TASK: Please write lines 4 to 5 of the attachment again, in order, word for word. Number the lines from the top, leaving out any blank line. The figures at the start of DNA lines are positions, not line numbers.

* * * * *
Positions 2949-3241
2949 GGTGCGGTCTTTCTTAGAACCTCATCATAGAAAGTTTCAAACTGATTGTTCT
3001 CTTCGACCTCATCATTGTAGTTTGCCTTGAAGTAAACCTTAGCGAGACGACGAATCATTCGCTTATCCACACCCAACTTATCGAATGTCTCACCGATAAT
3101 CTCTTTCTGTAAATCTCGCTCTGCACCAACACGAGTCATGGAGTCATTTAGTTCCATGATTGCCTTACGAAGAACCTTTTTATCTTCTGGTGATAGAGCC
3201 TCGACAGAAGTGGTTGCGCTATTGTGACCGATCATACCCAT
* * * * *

3101 CTCTTTCTGTAAATCTCGCTCTGCACCAACACGAGTCATGGAGTCATTTAGTTCCATGATTGCCTTACGAAGAACCTTTTTATCTTCTGGTGATAGAGCC
3201 TCGACAGAAGTGGTTGCGCTATTGTGACCGATCATACCCAT